The System Spill over By proximity, Bulgaria mirrors Russian autocratic tendencies, including mimicking the state oligarchy model. Unlike Russia, however, the Bulgarian version can’t be sustained on “natural” resources – oil, gas, nuclear fuel-based wealth. Redistribution can be effectuated on added value and GDP growth, or thereafter on the budget accumulated taxed economic output. Bulgaria’s autocracy has limited margins for self-propelled growth and wealth sharing, which implies greater reliance on grand corruption mechanisms. The Kremlin’s GDP sustains its dynamics even on holidays as the oil and gas industry turns round the clock. Bulgarian GDP, however, must be generated and incomes earned. In Russia, the population exhibits extreme patience, willing to accept sacrifice in the name of “stability” (note the overlay in the jargon of the ruling
On September 22, 2017, Sberbank CEO, Herman Gref, announced the state-owned Russian bank plans to withdraw from several European countries. The reason given was pressure from sanctions. According to Gref, “…it is extremely challenging to work under sanctions in Europe.” Under existing European sanctions passed in 2014, Sberbank is barred from raising debt of more than 30 days’ maturity in Europe. The US recently tightened this limit from 30 to 14 days, in response to Russia’s illegal involvement in last year’s presidential election. Mr. Gref did not reveal which countries Sberbank plans to leave or what it plans for its offices there. However, it looks like the “exodus” has already started: in 2017, Sberbank has sold it banking institution in Slovenia and is trying to sell two Ukrainian subsidiaries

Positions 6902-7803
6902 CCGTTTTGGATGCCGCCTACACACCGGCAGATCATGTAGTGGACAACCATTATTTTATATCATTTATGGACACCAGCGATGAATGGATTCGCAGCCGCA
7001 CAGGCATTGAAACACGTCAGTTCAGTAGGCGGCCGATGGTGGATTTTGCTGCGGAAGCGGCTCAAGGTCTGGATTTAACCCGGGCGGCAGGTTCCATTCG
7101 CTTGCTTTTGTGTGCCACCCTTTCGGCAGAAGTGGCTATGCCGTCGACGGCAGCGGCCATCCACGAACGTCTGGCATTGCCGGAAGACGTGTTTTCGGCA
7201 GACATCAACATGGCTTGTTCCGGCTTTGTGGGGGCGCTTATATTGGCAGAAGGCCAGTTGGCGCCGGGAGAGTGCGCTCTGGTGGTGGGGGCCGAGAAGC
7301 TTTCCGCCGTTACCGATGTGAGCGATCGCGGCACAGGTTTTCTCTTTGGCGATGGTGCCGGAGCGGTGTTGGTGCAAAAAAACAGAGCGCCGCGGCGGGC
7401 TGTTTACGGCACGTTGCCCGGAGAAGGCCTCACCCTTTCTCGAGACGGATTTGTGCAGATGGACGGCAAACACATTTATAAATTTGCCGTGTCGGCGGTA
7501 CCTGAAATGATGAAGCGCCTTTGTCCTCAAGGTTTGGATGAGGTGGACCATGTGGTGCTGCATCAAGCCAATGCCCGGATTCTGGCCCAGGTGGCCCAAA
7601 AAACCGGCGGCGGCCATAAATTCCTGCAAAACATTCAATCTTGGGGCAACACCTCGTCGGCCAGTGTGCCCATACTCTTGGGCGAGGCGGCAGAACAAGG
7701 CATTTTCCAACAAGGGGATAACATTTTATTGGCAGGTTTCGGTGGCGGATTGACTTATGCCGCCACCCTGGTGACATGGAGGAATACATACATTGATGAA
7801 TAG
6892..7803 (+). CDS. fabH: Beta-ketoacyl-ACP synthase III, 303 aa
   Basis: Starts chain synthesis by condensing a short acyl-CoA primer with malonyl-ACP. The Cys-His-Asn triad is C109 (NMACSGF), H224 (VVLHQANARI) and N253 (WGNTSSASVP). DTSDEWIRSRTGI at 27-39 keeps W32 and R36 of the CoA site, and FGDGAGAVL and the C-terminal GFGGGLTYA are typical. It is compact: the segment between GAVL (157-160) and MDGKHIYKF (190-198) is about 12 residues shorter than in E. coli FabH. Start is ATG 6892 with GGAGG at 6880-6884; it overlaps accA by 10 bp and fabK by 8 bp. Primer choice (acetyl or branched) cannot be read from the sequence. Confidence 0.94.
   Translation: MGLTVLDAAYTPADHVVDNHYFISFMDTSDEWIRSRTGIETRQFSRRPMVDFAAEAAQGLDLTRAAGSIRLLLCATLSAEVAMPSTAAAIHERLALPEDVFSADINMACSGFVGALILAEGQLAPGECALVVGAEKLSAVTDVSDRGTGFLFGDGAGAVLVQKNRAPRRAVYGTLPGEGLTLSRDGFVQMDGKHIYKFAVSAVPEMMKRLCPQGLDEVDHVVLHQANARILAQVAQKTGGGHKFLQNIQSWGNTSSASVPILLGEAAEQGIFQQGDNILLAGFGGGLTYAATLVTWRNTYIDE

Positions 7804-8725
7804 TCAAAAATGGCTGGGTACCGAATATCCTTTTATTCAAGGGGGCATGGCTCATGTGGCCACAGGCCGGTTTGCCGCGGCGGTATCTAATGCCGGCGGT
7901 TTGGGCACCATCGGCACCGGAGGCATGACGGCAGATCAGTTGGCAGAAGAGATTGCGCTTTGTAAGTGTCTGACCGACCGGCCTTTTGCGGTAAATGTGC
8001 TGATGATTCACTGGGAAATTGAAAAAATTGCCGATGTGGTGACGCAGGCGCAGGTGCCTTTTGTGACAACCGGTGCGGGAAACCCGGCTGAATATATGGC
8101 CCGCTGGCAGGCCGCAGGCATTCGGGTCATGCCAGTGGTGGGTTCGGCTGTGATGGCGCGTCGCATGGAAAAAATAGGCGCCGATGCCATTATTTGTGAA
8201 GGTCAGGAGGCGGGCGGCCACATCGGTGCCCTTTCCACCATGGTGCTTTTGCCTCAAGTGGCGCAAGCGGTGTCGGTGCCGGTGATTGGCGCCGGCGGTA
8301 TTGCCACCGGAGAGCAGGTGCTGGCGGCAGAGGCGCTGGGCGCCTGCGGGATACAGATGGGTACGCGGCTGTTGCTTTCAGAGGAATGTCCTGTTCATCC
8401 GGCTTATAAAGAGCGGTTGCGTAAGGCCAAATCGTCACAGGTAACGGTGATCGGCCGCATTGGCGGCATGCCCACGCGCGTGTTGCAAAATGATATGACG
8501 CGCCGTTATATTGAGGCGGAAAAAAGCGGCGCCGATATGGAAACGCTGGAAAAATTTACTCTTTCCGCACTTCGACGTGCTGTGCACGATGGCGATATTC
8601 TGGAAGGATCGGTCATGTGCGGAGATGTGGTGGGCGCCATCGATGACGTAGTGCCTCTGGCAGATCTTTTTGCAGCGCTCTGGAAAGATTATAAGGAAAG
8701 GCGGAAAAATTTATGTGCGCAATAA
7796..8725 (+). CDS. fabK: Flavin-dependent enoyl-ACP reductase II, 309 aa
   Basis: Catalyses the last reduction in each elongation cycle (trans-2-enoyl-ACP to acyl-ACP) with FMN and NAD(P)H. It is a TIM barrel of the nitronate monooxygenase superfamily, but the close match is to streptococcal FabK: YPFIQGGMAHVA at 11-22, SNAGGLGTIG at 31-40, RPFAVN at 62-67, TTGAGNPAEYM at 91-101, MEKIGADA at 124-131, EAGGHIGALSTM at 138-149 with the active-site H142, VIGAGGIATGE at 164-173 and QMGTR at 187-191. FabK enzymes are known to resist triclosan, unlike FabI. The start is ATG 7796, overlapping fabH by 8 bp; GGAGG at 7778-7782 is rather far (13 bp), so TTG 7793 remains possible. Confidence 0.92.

Despite all the might of the US Congress and its ability to block Trump’s move on Russia, the legislative branch still has no executive powers – it can hardly initiate or implement any proactive or preventive policy to secure America’s and the West’s perimeter for independent policies against Russia. The White House is overcommitted to reassuring Trump’s survival in the Russia-gate affair and the investigation kernel is still ahead. The focus on shielding individual members of the Trump family during the investigation, as well as the chaotic cadres’ changes in the White House, are not exactly a mark of the US president’s strength, capacity to lead and change the world. Putin can further speculate on the disagreements in transatlantic relations, which does not imply immediate enthusiasm and capacity
The month of August in Russian politics brings a special mystic connotation. Even more so for President Putin’s rule – most of the major events, crashes, disasters, and political crises happen in August. This August begins with President Trump’s signing of upgraded sanctions, which turned the Kremlin off balance. The Cold War between the US and Russia is now officially open on both sides, as of August 1. The mere fact that Putin deems necessary to turn up in person on Russia’s central TV channel to clarify his policy line on the new US sanctions means only one thing – the bets are the highest possible, this is personal and there is no place left for intermediaries and interpreters. Some time ago, the Russian MFA
Bulgariaanalytica.org has written twice before (Alex Alexiev and Enders Wimbush, Russia in Decline) about this study and is returning to the subject again now that the results of the study have been published in a book, which may well be the most important book on Russia since Vladimir Putin came to power in 1999. The book is the result of a collective effort by eighteen prominent American and Russian political analysts and economists assembled by the Jamestown Foundation for the purpose of assessing the state of Russia in 2016, the 17th year of the Putin’s de facto leadership era in Russia. The verdict of the experts is essentially unanimous, Russia today is in a state of “a serious and sustained decline.” What that decline augurs for the future